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Attracting Clients

'Small talk is small'

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By David RichmanNational Director, Eaton Vance Advisor Institute

With the rarest exception, better first meetings start with small talk. Small talk should begin a conversation, not become a conversation. It gets things started, and is especially important for establishing rapport in virtual meetings. "Small talk is small" refers to our belief that it is important to move beyond superficial conversations in a first meeting.

Two rules of thumb are to keep small talk:

  1. Brief — no more than five minutes
  2. Contained — for example, "Do you have any children?" is not a likely containable question

Might there be a way to use the first five minutes of your meeting to gain wonderful insight on your prospective clients? Consider this question:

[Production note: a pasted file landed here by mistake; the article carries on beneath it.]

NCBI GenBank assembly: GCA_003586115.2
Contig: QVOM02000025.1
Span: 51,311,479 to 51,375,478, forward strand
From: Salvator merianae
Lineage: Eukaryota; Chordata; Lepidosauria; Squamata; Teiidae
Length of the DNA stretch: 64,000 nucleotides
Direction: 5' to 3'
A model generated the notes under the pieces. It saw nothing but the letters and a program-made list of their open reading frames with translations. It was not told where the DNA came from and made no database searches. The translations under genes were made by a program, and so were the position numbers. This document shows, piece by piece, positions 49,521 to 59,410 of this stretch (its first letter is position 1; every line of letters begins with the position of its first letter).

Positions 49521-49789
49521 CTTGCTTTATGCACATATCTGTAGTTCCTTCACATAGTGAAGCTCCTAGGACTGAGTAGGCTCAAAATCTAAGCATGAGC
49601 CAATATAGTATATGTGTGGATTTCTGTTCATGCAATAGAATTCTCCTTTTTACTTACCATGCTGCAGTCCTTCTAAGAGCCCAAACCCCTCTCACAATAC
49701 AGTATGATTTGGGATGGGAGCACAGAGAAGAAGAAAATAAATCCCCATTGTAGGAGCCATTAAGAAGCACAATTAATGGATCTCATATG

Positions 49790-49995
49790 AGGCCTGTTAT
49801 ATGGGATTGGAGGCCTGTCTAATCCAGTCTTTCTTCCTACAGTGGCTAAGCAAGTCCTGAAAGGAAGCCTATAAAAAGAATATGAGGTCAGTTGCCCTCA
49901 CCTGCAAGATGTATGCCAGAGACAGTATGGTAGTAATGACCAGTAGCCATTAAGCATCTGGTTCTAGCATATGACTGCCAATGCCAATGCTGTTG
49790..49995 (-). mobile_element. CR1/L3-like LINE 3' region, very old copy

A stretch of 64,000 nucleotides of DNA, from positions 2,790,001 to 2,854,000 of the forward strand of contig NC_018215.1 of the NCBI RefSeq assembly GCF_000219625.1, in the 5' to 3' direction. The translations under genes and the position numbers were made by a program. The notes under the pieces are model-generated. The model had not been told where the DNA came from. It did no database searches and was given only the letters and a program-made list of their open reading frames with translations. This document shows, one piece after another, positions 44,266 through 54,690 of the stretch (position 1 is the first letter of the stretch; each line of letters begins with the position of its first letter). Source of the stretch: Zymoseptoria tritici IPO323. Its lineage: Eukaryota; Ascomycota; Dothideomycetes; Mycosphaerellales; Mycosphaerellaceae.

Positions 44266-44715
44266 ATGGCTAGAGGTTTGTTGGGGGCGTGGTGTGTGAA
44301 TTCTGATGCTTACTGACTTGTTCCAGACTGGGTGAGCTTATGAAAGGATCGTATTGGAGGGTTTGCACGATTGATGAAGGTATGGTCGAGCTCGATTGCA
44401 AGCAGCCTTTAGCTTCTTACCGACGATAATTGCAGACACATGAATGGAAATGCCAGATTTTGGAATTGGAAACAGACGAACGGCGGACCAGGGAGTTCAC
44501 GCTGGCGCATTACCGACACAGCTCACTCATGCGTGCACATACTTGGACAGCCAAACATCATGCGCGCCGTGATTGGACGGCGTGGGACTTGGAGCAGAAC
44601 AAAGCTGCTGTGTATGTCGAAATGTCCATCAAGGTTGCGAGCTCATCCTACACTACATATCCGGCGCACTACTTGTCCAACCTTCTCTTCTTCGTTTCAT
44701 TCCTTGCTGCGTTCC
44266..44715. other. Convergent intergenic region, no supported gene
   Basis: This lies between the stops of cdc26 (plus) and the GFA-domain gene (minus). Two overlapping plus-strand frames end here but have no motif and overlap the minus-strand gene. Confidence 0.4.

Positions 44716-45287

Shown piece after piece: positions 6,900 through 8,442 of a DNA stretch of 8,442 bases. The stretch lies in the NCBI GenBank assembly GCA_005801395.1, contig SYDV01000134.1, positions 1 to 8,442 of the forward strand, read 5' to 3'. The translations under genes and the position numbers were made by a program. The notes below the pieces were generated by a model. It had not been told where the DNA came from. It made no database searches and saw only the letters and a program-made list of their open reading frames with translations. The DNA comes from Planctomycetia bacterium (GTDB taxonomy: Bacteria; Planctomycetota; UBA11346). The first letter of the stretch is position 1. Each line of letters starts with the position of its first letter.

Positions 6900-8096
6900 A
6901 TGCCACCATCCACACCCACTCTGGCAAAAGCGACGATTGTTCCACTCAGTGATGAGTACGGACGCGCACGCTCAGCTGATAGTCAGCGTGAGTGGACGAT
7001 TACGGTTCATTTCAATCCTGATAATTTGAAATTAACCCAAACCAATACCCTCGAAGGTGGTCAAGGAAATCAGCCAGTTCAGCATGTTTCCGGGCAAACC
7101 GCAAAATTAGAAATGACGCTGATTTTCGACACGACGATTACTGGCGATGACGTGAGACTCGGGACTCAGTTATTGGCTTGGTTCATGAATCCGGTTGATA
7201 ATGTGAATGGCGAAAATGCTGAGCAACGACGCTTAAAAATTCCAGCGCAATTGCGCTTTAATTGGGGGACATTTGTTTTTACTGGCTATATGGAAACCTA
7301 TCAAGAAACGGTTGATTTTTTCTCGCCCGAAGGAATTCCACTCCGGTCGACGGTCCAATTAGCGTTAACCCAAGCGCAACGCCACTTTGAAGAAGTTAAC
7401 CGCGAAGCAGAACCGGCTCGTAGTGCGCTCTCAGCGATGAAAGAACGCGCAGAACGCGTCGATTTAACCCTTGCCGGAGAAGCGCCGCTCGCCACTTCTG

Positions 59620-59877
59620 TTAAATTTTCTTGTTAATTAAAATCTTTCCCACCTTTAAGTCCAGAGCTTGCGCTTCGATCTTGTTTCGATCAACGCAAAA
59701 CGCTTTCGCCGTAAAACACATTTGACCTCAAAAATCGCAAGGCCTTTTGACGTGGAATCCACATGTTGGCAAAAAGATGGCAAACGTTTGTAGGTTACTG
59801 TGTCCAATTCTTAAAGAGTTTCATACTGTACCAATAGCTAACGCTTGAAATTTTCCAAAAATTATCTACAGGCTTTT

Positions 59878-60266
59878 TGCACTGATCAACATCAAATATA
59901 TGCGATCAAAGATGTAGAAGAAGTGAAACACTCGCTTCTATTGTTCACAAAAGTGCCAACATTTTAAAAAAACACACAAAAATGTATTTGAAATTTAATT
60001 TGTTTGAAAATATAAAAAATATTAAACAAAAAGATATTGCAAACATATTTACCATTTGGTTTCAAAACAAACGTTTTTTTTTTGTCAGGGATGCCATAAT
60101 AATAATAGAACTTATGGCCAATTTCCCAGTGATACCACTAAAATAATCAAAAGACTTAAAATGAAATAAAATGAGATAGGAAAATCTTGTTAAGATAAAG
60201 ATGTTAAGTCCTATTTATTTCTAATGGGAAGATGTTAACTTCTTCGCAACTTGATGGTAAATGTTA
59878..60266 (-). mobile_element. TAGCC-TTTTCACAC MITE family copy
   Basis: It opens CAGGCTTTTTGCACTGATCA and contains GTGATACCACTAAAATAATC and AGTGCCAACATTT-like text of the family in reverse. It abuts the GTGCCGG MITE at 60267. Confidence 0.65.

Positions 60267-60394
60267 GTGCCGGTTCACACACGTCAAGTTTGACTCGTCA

"As we move closer to a postpandemic world, what are you looking forward to most?"

If a prospective client answers, "Take that worldwide cruise we always dreamed of" or "to hug our grandchildren," you gained key insight and can readily pivot. This is not the time to go deeper. After all, you just started the meeting. Instead of asking a follow-up question about their prior experiences cruising or getting details about the grandchildren you can pivot:

"What a beautiful answer. Thanks for sharing that with me. Looking forward to learning more about the cruise/the grandchildren. Why don't we step back though and review the purpose of our meeting today?"

Bottom line: Better first meetings are purposeful, coordinated and conclusive. How are you approaching the first five minutes? Be intentional.